David Prosser: Securing a share of India's economic miracle may cost more than expected
Wednesday 05 January 2011
Outlook India's stellar economic growth, which was barely touched by the global downturn, has for some time been expected to prompt a mergers and acquisitions boom in the country. But while foreign corporations are keen to secure their slice of the cake – and to get results quickly, rather than starting from scratch – India has always been protective of its domestic businesses, with tough regulation limiting the access of foreign buyers to many industries.
Could the country's hardening attitude towards the taxation of company takeovers be a new front in the battle against multinationals? First Vodadone felt the hot breath of the Indian tax authorities on its neck, and now Kraft is running into a spot of bother too.
In Vodafone's case, the telecoms giant is still fighting court rulings that it must pay £1.6bn of capital gains tax following its takeover of Hutchison Essar, India's biggest mobile phone company, three years ago. Now there are calls for Kraft to face a similar charge on its purchase of Cadbury's Indian business, which it took over when it bought the confectioner last year.
There are other cases too. Reports in the Indian press yesterday suggested an American takeover of one of India's leading IT companies had been delayed amid fears that a Vodafone-style tax charge might be levied.
The Kraft case would seem to be a bridge too far: the American company owns an operation in India after a global transaction, rather than because it specifically bought an Indian business, like Vodafone. Still, even the suggestion that Kraft might be hit with an unexpected liability – and a large one at that – fuels the perception that tax uncertainty is another issue to add to the list of reasons why many multinationals do not regard India as being as open for business as they would like.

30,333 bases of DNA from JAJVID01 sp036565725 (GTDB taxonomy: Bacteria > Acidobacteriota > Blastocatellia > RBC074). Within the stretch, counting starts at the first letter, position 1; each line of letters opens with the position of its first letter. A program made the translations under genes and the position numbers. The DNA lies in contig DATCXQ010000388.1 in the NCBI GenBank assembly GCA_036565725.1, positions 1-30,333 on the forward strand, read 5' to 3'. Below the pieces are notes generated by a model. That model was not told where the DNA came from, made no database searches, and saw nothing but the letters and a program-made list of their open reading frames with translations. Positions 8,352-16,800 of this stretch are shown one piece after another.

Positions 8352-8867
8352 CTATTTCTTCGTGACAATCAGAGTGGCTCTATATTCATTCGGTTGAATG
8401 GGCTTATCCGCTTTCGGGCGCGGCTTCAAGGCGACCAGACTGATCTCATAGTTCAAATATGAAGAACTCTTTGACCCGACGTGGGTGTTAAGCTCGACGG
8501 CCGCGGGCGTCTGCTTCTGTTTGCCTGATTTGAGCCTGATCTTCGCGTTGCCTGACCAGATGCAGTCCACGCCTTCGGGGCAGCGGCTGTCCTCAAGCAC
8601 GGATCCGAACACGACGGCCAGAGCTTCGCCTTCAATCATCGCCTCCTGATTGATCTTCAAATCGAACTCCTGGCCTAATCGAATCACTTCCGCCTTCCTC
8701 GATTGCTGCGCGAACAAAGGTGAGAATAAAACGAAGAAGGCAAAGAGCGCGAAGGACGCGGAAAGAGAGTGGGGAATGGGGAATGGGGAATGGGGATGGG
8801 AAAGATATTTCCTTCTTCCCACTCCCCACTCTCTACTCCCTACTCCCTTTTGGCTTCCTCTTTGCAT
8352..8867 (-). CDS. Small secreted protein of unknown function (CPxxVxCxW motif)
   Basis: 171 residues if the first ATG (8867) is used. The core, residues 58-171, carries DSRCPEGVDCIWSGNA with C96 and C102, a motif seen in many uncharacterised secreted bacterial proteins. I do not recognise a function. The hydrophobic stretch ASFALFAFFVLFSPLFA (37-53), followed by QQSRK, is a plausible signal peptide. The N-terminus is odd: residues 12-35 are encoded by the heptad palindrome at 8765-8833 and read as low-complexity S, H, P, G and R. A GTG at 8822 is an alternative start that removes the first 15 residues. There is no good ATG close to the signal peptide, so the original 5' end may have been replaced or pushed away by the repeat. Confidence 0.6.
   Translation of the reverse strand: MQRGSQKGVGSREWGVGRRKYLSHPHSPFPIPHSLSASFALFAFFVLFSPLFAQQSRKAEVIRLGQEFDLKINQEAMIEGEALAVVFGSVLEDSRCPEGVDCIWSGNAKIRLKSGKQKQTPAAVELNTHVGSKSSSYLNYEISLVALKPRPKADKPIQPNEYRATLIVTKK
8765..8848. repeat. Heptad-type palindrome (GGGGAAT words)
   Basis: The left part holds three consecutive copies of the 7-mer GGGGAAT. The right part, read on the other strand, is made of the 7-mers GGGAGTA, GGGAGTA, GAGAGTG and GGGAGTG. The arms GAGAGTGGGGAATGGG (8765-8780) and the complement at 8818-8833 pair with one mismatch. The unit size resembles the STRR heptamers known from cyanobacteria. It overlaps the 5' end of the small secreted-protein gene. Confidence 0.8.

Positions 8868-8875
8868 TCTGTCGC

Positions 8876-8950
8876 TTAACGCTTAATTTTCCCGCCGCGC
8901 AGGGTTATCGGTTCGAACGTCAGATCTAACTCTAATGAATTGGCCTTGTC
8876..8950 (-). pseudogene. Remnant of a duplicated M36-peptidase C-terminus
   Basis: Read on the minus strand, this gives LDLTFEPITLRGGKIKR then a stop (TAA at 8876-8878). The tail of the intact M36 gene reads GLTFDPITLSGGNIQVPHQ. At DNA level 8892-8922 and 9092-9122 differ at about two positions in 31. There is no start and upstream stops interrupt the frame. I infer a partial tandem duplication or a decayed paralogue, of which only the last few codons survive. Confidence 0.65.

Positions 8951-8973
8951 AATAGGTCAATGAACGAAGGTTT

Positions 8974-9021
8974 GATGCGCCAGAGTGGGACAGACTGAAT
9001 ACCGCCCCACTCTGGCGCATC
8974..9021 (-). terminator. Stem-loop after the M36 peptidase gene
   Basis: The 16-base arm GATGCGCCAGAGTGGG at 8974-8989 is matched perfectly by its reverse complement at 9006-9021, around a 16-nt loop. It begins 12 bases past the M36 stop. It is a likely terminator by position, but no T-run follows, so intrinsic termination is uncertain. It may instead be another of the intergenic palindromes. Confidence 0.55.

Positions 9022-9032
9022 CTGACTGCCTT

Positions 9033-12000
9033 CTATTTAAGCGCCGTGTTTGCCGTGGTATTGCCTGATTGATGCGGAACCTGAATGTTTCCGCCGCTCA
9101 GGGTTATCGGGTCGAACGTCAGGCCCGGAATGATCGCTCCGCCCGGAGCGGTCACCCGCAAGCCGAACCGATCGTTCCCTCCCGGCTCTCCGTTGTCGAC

Politics may be part of the picture. India's coalition government, rocked by links to a series ofcorruption scandals, is underpressure to show the electorate it is on their side – tax raids on foreign-owned multinationals aren't a bad way to do that. But whatever the motivation for the increasingly aggressive approach of India's tax authorities – or even the rights and wrongs of going after businesses in this way – don't bet on that M&A boom materialising just yet.
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